The company has a "decade-long history" of polluting ground water and municipal sewage systems says the News & Observer and chemical spills at House of Raeford plants killed an employee in 2003 and sickened 25 in 2004.

Viewing the undercover video filmed by the Mercy for Animals investigator, Dr. Temple Grandin, Associate professor of Livestock Behavior at Colorado State University said, "This is a sloppy, poorly managed plant where employees are allowed to abuse animals."

Dr. Bernard Rollin, a Distinguished Professor of Animal Science who is also at Colorado State University said, "In my view, this plant should be shut down until it can be run humanely and properly."

Dr. Mohan Raj, a veterinary scientist with the World Organization of Animal Health who specializes in stunning and slaughter methods, called the videotaped removal of eggs from live chickens by inserting hands into their vents "unjustifiably extreme cruelty."

In addition to full prosecution of House of Raeford and participating employees, Mercy for Animals is asking Denny's and Arby's to follow Burger King's lead in seeking poultry suppliers who use Controlled Atmosphere Killing (CAK), a more humane method of slaughter in which birds are deprived of oxygen and spared handling by employees because they are not removed from their crates.

This is important because though obviously livestock, birds are not covered by the 1958 Humane Methods of Slaughter Act says Daniel Hauff, Director of Campaigns with Mercy for Animals. "They are not considered livestock by the USDA and don't receive a modicum of protection."

END

© Scoop Media

 
 
 
 
 
Top Scoops Headlines

 

Werewolf: Artificial Intelligence: Real Anxieties?

The movie Ex Machina feels so current there are powerful moments of recognition – despite the seemingly unlikely scenario of a walking, talking artificial intelligence (AI). Right now Google is enlisting its massive databases, drawing on the contents of every email and Internet search ever made, in the service of what has been called ‘the Manhattan Project of AI’. More>>

ALSO:

Open Source, Open Society: More Than Just Transparency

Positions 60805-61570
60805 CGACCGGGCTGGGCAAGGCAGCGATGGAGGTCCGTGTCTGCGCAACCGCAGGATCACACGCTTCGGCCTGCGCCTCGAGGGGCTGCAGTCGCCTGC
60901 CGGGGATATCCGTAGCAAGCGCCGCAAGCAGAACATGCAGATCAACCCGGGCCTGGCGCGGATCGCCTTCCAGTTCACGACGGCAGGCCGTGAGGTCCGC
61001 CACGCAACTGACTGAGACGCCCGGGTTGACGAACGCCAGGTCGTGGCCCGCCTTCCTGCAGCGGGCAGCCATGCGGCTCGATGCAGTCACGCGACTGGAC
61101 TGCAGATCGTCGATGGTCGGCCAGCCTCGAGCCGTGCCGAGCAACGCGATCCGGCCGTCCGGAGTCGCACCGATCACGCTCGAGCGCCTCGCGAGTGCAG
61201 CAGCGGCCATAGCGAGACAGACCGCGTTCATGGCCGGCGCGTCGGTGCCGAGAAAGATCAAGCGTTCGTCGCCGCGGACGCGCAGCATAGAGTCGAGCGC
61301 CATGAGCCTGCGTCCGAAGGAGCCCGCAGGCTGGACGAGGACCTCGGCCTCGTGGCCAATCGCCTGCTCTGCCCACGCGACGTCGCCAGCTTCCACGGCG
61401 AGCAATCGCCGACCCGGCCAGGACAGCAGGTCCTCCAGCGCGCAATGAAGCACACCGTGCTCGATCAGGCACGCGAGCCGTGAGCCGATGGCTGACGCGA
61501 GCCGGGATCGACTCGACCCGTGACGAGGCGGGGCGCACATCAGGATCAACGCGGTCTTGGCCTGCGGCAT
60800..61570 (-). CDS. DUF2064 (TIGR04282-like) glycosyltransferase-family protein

Bill Bennett: “Share and share alike” is the message parents drum into children. But once they grow up and move out into the wider world, the shutters start to come down. We’re trained to be closed. Dave Lane, president of the New Zealand Open Source Society, says that explains the discomfort people find when they first encounter the open world. More>>

ALSO:

Werewolf: Journalism, History And Forgetting

Compare that [the saturation coverage of WWI] not just with the thinly reported anniversaries last year of key battles in the New Zealand Wars, but with the coverage of the very consequential present-day efforts to remedy the damage those wars wrought, and the picture is pretty dismal. More>>

ALSO:

Werewolf: Climate Of Fear

New Zealand, promoting itself as an efficient producer, has been operating as a factory farm for overseas markets with increasing intensity ever since the introduction of refrigerated shipping in 1882. The costs to native forests and to bio-diversity have been outlandish. The discussion of impacts has been minimal... More>>

ALSO:

Greek Riddles: Gordon Campbell On The Recent Smackdown Over Greece

There had been a fortnight of fevered buildup. Yet here we are in the aftermath of the February 28 showdown between the new Syriza government in Greece and the European Union “troika” and… no-one seems entirely sure what happened. Did the asteroid miss Earth? More>>

ALSO:

Keith Rankin: Contribution Through Innovation

The economic contribution of businesses and people is often quite unrelated to their taxable incomes. EHome, as a relatively new company, may have never earned any taxable income. Its successors almost certainly will earn income and pay tax. Yet it was eHome itself who made the biggest contribution by starting the venture in the first place. More>>

ALSO:

Get More From Scoop

 
 
 
 
 
 
 
Top Scoops
Search Scoop  
 
 
Powered by Vodafone
NZ independent news